My scorpion trails are opposite, front to rears. Sipes in a V facing back to the outside, but the rears have the V facing forward to the outside for best grip when accellerating.
    #42
  3. browneye

    browneye PIN IT & BANG GEARS

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    +1
    You're on to something there. :deal
    I have not heard of that before but it makes perfect sense.
    #43
  4. mustang

    mustang Lurker Extraordinaire

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    This is a dedicated Shinko 705 front tire mounted in the direction of the rotation arrow .........

    [​IMG]

    this is a Shinko 705 REAR tire mounted backwards on the front .........do you notice any thing similar about the two pics ?:evil

    [​IMG]
    #44
  5. gateman

    gateman Long timer

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    [​IMG]

    Thats on backward. The direction arrow runs back ward. Its a back tyre by design mounted on the front. 38,000K's on that tyre in this photo. No bullshit.

    SO I GUESs IT WORKS.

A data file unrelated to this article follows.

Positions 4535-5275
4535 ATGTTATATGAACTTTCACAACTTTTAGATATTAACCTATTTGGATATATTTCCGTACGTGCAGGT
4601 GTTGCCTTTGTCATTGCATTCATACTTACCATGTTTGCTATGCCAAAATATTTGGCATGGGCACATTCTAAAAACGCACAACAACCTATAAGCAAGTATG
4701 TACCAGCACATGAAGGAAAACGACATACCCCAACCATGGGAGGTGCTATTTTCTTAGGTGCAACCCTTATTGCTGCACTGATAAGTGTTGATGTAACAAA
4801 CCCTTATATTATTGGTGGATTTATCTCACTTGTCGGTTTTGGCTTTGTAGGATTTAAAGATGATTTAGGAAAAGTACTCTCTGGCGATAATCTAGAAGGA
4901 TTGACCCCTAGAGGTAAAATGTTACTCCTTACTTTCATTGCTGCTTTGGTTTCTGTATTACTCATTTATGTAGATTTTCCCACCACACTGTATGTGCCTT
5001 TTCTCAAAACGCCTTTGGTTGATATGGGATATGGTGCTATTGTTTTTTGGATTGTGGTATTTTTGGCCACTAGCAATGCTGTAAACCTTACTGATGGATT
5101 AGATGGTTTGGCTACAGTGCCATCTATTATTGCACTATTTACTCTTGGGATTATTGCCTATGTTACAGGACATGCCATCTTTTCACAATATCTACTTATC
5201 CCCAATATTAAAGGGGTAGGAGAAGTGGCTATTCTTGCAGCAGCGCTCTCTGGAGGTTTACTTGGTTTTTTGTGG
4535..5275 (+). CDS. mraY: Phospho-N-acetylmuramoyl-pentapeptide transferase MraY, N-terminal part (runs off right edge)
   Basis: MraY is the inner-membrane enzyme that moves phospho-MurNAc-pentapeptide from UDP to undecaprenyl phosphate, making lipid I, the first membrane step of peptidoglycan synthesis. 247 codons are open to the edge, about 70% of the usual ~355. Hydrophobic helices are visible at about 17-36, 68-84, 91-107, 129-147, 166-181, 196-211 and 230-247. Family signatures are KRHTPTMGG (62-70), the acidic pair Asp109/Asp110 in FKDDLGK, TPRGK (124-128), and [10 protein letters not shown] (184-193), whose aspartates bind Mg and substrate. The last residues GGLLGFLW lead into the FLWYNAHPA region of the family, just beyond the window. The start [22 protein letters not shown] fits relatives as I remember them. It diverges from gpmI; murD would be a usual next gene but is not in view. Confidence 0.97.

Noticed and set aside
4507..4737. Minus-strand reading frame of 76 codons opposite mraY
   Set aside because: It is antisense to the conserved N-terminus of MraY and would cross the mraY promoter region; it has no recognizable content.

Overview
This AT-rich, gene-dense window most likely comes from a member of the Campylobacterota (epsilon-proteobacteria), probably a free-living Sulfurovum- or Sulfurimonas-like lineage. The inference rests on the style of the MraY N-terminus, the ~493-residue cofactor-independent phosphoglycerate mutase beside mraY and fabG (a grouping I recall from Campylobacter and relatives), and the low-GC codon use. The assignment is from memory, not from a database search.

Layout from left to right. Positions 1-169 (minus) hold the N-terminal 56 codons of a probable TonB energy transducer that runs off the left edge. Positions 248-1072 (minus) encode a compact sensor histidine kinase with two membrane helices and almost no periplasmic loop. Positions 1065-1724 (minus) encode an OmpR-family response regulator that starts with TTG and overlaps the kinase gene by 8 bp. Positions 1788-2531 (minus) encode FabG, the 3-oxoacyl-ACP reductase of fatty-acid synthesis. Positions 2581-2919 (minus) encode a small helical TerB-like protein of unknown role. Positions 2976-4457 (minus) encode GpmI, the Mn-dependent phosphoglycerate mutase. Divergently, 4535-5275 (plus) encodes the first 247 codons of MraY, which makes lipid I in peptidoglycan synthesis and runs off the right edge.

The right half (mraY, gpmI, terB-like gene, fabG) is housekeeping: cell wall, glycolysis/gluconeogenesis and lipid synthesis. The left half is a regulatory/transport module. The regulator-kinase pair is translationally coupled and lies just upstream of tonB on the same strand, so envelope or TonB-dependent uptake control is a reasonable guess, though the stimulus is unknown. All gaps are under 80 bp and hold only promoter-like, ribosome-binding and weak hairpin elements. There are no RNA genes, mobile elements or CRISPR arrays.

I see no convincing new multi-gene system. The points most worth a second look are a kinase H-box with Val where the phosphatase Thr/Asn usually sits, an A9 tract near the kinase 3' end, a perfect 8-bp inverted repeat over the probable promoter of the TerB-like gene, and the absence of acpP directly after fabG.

[​IMG]

    and thats a view from the back after a dash across Australia and back.
    Same bike same tyres same trip before and after.
    #45
  6. sidetrack one

    sidetrack one Chief Tiddler

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    That looks like a bit of a long distance weapon you got there Gateman, nice:clap:clap
    #46
  7. gateman

    gateman Long timer

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    Funny how it goes. I really like those Tigers.


    These Avon's are about the only thing thats never changed on the bike from trip to trip.
    Often I just go bush with saddle bags only. Other times nothing for a day ride to some place on mixed road surfaces and sometimes its nearly all blacktop and to a time frame hence that aux tank.

    I like that no matter what the conditions of a road I have a high chance of negotiating them. Sand track out to a beach or a shale road up to a lookout or crossing snow covered roads. It all works.

    The reversed principl is simple. The grip for drive ( normaly fitted rear) is now used up front to give stability in turns and braking.
    #47
  8. jdrocks